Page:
“Oh! I have means of verifying my assertion,” interrupted the governor; “and I hope before the end of the next twenty-four hours that our man will have been identified, either by the police or by one of his fellow-prisoners.”
With these words he took his leave. Scarcely had he done so than Lecoq sprang to his feet. The young detective was furious. “You see that Gevrol already speaks ill of me; he is jealous.”
“Ah, well! what does that matter to you? If you succeed, you will have your revenge. If you are mistaken—then I am mistaken, too.”
Then, as it was already late, M. Segmuller confided to Lecoq’s keeping the various articles the latter had accumulated in support of his theory. He also placed in his hands the diamond earring, the owner of which must be discovered; and the letter signed “Lacheneur,” which had been found in the pocket of the spurious soldier. Having given him full instructions, he asked him to make his appearance promptly on the morrow, and then dismissed him, saying: “Now go; and may good luck attend you!”
Long, narrow, and low of ceiling, having on the one side a row of windows looking on to a small courtyard, and on the other a range of doors, each with a number on its central panel, thus reminding one of some corridor in a second-rate hotel, such is the Galerie d’Instruction at the Palais de Justice whereby admittance is gained into the various rooms occupied by the investigating magistrates. Even in the daytime, when it is thronged with prisoners, witnesses, and guards, it is a sad and gloomy place. But it is absolutely sinister of aspect at night-time, when deserted, and only dimly lighted by the smoky lamp of a solitary attendant, waiting for the departure of some magistrate whom business has detained later than usual.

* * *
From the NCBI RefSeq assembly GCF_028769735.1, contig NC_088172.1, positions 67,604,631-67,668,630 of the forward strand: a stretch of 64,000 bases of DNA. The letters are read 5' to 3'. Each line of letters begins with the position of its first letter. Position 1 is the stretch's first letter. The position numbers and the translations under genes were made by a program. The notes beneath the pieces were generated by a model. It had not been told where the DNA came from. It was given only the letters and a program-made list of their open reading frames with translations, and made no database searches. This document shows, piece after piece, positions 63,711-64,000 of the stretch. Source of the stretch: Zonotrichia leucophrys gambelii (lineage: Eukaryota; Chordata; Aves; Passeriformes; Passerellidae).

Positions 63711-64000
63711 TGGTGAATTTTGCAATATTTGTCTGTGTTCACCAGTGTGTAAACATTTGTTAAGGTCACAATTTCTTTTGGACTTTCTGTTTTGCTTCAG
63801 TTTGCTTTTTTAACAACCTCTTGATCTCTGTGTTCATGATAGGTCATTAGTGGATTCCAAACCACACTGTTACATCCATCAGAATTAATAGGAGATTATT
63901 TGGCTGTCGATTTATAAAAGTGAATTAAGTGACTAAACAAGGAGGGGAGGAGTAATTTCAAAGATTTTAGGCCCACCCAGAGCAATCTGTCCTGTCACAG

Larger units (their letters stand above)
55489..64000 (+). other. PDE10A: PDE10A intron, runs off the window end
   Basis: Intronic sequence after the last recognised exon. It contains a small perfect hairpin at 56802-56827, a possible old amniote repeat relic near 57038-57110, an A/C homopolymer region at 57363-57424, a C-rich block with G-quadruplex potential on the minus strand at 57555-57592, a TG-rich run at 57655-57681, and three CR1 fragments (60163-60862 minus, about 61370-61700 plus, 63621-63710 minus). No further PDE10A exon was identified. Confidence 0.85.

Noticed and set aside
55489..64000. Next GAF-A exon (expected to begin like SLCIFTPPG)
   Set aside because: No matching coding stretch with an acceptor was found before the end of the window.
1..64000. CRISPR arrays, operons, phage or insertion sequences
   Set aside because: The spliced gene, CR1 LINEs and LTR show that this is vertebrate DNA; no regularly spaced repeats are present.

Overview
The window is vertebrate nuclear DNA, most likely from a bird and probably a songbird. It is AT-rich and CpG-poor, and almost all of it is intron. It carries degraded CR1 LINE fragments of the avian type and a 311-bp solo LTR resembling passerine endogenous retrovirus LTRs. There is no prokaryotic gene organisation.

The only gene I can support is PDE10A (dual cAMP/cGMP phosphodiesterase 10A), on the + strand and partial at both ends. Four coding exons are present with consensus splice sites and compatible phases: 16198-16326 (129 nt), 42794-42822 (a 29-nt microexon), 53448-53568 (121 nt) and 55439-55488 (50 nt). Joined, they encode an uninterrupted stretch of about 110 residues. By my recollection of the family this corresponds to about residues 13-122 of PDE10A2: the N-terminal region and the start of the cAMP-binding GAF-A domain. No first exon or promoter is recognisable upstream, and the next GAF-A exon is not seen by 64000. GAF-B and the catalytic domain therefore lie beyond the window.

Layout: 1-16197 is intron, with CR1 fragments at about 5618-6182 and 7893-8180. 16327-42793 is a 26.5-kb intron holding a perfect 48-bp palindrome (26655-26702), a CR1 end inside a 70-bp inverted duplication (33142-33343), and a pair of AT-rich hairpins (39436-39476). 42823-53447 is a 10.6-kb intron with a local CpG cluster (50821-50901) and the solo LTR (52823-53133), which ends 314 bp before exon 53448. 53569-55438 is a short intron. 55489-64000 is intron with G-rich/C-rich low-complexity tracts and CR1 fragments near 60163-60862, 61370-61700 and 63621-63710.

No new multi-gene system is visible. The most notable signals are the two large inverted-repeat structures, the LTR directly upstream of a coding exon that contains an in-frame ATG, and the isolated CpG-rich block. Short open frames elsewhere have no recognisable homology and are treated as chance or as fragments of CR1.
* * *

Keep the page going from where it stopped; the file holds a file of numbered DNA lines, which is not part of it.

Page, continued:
Although Lecoq was not sensitive to such influences, he made haste to reach the staircase and thus escape the echo of his footsteps, which sounded most drearily in the silence and darkness pervading the gallery.
Finding an open window on the floor below, he looked out to ascertain the state of the weather. The temperature was much milder; the snow had altogether disappeared, and the pavement was almost dry. A slight haze, illumined by the ruddy glare of the street lamps, hung like a purple mantle over the city. The streets below were full of animation; vehicles were rolling rapidly to and fro, and the footways were too narrow for the bustling crowd, which, now that the labors of the day were ended, was hastening homeward or in search of pleasure.
The sight drew a sigh from the young detective. “And it is in this great city,” he murmured, “in the midst of this world of people that I must discover the traces of a person I don’t even know! Is it possible to accomplish such a feat?”
The feeling of despondency that had momentarily surprised him was not, however, of long duration. “Yes, it is possible,” cried an inward voice. “Besides, it must be done; your future depends upon it. Where there’s a will, there’s a way.” Ten seconds later he was in the street, more than ever inflamed with hope and courage.